What came next blew my mind away: congee flavored with shiso leaves and topped with braised cucumbers and uni. It was so delicate and yet the flavors came out so strong. If John Fraser himself came up with this dish, then I want to have a drink with John Fraser. This dish, this dish is what makes a cook a chef. I ended with the button mushroom gnocchi in Bordelaise sauce. It was a little heavy after that heavenly porridge, but the radish cut through the French sauce. The butternut squash reminded me that autumn is here and if I eat any more Dovetail-caliber food in the next few months, I hope it stays.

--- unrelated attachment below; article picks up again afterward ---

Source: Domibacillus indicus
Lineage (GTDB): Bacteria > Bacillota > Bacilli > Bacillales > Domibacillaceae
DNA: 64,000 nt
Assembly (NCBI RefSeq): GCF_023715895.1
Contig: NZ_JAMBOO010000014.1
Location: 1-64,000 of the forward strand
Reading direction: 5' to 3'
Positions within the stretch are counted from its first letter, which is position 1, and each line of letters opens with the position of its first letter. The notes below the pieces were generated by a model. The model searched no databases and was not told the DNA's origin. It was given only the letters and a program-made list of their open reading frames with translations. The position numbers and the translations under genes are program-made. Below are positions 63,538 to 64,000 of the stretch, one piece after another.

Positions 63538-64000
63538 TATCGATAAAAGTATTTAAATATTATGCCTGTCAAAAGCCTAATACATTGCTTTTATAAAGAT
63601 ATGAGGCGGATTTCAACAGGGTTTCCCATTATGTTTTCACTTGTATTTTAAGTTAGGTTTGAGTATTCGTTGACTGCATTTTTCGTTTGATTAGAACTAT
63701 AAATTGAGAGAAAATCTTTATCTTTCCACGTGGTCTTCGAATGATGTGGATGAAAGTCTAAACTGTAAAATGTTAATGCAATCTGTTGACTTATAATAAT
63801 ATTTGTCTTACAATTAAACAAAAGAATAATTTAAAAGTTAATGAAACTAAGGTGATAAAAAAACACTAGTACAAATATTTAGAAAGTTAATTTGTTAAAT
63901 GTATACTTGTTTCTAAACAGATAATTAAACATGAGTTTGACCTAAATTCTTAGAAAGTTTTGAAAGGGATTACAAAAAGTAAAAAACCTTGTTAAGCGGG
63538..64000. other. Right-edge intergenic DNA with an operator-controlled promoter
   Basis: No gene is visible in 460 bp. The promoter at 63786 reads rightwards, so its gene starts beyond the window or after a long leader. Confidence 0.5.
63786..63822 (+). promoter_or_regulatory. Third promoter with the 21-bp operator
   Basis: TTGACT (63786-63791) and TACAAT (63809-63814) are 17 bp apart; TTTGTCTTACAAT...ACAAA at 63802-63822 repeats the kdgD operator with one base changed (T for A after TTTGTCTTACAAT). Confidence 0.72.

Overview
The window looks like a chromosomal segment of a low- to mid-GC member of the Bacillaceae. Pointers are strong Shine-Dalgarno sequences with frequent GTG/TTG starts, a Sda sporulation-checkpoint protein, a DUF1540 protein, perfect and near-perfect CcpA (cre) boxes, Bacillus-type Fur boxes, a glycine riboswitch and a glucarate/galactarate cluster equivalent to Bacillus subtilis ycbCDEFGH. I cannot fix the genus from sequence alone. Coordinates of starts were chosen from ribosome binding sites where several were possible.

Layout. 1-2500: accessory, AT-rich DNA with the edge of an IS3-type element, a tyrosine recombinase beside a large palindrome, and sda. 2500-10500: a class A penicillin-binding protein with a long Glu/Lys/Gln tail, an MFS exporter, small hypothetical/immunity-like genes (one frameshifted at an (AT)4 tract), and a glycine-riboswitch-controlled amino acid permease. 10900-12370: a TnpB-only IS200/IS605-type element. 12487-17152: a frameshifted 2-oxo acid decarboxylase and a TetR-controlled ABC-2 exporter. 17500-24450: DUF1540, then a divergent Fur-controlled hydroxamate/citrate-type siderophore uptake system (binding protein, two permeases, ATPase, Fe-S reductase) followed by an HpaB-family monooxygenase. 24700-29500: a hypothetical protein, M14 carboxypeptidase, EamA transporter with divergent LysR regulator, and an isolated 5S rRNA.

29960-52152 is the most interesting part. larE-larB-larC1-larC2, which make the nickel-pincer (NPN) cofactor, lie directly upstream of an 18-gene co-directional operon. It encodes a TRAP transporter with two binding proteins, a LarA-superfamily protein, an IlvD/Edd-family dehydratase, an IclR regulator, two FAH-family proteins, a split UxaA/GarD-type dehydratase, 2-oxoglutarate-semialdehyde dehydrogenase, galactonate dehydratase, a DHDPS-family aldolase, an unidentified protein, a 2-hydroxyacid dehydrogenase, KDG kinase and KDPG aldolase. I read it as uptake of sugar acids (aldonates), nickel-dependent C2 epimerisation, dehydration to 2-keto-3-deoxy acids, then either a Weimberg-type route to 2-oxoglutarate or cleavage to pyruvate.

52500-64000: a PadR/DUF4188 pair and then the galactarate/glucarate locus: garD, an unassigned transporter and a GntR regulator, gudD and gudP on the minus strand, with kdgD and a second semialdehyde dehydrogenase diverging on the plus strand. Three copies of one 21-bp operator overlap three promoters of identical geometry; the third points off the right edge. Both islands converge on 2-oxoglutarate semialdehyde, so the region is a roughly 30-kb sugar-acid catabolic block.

Related post/s:
I went to Dovetail late 2007 and predicted it would be one of the best in 2008


414 East 9th Street between First Avenue and Avenue A
about $150 for two, with drinks, without tip
♥ ♥ ♥

Kajitsu serves shojin, an ancient Japanese cuisine in which meals are prepared by following the Buddhist principle of not taking life. Leave it to Japanese culinary techniques to take a concept like vegetarianism and make it exceptional. I’ve never heard of Kajitsu before–but then again I’m rarely in the East Village–so I was glad when Erin introduced me to its serene ambiance and to vegetarian food prepared with finesse.